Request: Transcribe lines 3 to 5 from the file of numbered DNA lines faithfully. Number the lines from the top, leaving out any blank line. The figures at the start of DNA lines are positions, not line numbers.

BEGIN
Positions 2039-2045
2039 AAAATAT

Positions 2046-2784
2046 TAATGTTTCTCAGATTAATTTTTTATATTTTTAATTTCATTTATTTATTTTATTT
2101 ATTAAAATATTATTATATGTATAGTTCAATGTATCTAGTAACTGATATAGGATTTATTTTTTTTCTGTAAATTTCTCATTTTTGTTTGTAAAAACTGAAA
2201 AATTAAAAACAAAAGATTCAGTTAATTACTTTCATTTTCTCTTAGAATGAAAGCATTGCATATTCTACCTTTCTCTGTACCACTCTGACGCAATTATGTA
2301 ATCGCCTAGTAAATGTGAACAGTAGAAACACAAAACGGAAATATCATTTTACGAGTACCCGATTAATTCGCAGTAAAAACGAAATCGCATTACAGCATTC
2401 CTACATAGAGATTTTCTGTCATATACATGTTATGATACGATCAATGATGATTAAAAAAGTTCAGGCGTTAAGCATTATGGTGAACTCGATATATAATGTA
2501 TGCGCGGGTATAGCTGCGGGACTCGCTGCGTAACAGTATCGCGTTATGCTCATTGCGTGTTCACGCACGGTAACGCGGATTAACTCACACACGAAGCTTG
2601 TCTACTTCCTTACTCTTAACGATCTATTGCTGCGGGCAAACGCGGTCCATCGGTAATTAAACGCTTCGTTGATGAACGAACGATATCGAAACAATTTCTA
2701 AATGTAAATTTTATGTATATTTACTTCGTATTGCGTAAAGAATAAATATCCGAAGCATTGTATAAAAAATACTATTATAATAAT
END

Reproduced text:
Positions 2046-2784
2046 TAATGTTTCTCAGATTAATTTTTTATATTTTTAATTTCATTTATTTATTTTATTT
2101 ATTAAAATATTATTATATGTATAGTTCAATGTATCTAGTAACTGATATAGGATTTATTTTTTTTCTGTAAATTTCTCATTTTTGTTTGTAAAAACTGAAA